This is probably where the translation "double tooth" comes from.

Some similar words include:

  • yaezaki
    Double-blooming. Double-flowered. A flower that has extra petals.
    • saki
      Bloom. (noun.)
    • saku
      To bloom. (verb.)
  • yaezakura
    A double-flowered cherry blossom.
    • sakura

      Cherry blossom.


Culturally speaking, in Japan, yaeba is considered to be cute and an attractive feature. This contrasts with how teeth are viewed in the United States, for example.

In the United States, the standard is having perfectly aligned, perfectly white teeth, even though teeth aren't naturally pure white.

Japanese men consider Yaeba, commonly known as “snaggletooth” in North America, endearing and youthful in women. Meanwhile, the British generally prefer a more natural smile with imperfections than the “perfect” American smile. They view the American smile as unnaturally uniform, artificial, and often vain.(Khalid and Quiñonez 2015:784)

In a "Questionnaire Survey about Dental Aesthetics to Students of Dental Hygiene," taking place in the Tsurumi University, Yokohama, Japan, the question "is yaeba cute?" was answered "yes" by 61.8% of the first-year students and 46.6% of the third-year students, compared to 11.8% and 20.7% that answered "no." The remnant were indifferent.(田中宣子 and 加藤保男 2012:88)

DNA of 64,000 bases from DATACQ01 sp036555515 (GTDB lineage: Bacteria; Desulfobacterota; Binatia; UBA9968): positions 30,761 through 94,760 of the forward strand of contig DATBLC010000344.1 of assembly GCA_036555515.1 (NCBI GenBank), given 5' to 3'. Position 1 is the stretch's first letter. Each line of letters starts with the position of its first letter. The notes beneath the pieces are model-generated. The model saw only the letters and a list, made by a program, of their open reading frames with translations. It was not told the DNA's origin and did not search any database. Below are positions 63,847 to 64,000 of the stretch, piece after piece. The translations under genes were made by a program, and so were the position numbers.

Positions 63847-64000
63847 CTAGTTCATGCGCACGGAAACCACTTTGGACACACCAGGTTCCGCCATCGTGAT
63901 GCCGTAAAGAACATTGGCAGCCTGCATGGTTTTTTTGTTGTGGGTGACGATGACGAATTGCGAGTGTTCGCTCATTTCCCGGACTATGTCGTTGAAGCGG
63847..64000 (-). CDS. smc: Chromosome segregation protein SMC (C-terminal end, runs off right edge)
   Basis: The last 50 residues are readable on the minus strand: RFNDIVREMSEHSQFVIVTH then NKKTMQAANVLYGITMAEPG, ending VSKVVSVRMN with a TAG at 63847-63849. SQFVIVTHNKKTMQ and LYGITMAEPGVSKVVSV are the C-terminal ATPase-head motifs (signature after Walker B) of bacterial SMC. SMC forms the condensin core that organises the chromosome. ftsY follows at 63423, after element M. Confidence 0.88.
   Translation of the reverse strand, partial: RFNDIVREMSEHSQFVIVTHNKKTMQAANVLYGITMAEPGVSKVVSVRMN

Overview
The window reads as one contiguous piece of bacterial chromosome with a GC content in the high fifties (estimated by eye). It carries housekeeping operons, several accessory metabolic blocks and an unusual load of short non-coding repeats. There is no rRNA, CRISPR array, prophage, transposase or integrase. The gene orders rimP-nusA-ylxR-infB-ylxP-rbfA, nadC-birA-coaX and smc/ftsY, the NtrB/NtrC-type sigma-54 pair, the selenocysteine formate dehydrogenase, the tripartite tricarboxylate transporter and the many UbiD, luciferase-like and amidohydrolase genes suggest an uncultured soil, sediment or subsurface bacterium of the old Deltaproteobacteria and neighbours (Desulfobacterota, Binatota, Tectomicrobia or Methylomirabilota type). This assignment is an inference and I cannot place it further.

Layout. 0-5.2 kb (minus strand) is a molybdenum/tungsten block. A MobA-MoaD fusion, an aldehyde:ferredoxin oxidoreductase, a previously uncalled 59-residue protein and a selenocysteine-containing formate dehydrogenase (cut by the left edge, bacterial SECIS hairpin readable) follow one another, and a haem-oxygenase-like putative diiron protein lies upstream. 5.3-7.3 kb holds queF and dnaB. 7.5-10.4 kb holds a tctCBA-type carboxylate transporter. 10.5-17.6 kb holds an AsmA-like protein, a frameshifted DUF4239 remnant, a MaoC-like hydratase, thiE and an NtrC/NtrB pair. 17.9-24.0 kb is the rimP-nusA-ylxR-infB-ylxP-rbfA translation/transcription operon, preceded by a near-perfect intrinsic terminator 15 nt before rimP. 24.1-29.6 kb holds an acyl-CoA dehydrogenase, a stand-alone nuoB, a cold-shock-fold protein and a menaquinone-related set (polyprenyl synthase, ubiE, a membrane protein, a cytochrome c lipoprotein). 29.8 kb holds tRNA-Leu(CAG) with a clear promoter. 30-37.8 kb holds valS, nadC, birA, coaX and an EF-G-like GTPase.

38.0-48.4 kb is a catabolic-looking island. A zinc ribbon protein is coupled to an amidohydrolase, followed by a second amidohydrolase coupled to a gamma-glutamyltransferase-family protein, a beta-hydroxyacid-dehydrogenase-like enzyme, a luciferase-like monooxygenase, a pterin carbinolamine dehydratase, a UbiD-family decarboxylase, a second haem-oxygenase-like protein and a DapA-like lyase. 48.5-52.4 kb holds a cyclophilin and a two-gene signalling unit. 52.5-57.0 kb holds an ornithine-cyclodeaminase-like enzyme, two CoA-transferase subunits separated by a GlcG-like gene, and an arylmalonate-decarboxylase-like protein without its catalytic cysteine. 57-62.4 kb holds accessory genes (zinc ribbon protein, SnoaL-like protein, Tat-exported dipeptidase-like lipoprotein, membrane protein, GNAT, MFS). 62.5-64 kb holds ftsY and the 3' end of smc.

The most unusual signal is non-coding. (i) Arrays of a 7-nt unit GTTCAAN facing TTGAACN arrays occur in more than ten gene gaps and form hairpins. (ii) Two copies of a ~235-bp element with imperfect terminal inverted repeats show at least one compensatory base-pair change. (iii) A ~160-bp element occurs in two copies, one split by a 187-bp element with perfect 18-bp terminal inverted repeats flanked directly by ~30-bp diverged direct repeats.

If you're from a country that culturally prefers aligned teeth, yaeba might not make any sense to you.

After all, if you had a child with misaligned teeth, you'd bring them to the dentist get some braces or something. You'd expect any parent to do the same. It doesn't make sense for adults to have yaeba, as that implies their parents did nothing about it.

Indeed, the situation is even weirder than that.

Not only do adults have yaeba, but celebrities also do have yaeba. And I'm not talking about something like a sports celebrity, I'm talking about singers, models, idols. Japanese women whose careers depend on their appearance have yaeba.

Thus, it's evident that yaeba isn't frowned upon in Japan, it's even favored by some.

And the situation is even weirder than that.

Since yaeba isn't a minus, but a plus, the next logical step is for people that don't have yaeba, that have perfectly aligned teeth, to seek ways to deliberately get that cute misaligned yaeba look, because obviously their correct teeth doesn't hold a candle to yaeba adorbs.


The term tsuke-yaeba 付け八重歯, literally "attached yaeba," refers to an artificial tooth glued over the canine by a beautician to get that cute fang appearance.

One random establishment offers two types: one purely ornamental that's removable by the client and one that stays on, designed taking in consideration eating, and that must be removed by the beautician. The former costs around 32000 yen ($297) per tooth, the latter 55000 yen ($511).[付け八重歯 -, accessed 2020-04-24]

In Anime

In manga and anime, yaeba is the Japanese term for the anime fang.

Just like in real life, yaeba is considered to be cute in anime, too, making it a moe attribute.

Generally speaking, characters that have yaeba in anime have yaeba simply because it's cute and that's it. It carries no deeper meaning or connotation.

Matsuoka Rin 松岡凛, example of anime fang, yaeba, and jagged teeth, gizaba ギザ歯.